Disclosure of Material Connection: I received a copy of the book free from the publisher through Baker Publishing Group. I was not required to write a positive review. The opinions I have expressed are my own. I am disclosing this in accordance with the Federal Trade Commission’s 16 CFR, Part 255 .

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Review of “Death by the Book”

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Image courtesy of Julianna Deering

Earlier this week I began a series of reviews on Julianna Deering’s Drew Farthering Mysteries, beginning with the first book, Rules of Murder.

The second book in the series, Death by the Book, is set in the Summer of 1932. While Drew Farthering, amateur detective, is taking over the estate after the murders of his mother and step-father, and trying to convince his American girlfriend to marry him, a series of murders that all seem to be connected back to him and his small circle of friends sets him off on a brand new adventure.

Can he decipher the mysterious clues left behind by the killer? Is the killer trying to tear him and Madeline apart? Dark secrets begin to appear as Drew untangles the web of mysterious murders, and he wonders if anyone is really as they seem.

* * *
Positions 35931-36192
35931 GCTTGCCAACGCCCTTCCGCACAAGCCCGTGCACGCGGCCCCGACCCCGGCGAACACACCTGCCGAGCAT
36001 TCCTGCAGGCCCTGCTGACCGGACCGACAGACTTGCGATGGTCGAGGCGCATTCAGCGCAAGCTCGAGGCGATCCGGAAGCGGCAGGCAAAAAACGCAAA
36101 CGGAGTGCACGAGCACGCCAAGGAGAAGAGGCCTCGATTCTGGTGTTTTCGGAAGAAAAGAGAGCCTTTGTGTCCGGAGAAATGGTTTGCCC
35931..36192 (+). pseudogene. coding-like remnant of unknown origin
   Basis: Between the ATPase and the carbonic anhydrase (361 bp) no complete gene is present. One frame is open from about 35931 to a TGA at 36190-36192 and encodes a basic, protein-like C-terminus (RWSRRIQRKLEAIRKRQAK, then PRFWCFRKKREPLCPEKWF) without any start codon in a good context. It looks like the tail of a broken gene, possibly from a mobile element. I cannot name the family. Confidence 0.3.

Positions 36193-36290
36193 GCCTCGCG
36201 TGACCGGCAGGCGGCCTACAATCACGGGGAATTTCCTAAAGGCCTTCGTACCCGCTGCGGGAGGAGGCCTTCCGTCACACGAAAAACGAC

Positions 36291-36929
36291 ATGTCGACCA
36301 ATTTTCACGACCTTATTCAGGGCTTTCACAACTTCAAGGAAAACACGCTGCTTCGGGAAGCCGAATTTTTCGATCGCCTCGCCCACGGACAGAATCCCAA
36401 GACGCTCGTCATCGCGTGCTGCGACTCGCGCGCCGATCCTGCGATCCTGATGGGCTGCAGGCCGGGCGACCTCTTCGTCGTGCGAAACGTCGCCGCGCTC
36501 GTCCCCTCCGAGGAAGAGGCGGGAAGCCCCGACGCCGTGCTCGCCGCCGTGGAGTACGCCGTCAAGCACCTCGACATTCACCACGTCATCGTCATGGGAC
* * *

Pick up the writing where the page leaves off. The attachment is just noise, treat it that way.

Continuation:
Deering’s Death by the Book is a fascinating mystery that will keep you on the edge of your seat, flipping pages until the mystery is solved. I did find, though, that the pacing of Death by the Book was a bit off, as I had guessed the killer only two-thirds into the book.

I was disappointed in the treatment of Madeline’s American aunt, Ruth Jansen, throughout Death by the Book. She is viewed as  a needless, and somewhat senile, bother, someone to be won over with dolls and cats, rather than as a loving and concerned chaperone.

Overall, Death by the Book was a wonderful read, and while somewhat lacking, was nonetheless enjoyable. I would recommend it to anyone who loves a good, clean mystery, and I would give Death by the Book a “B”.

You can learn more about Julianna Deering and her mysteries here.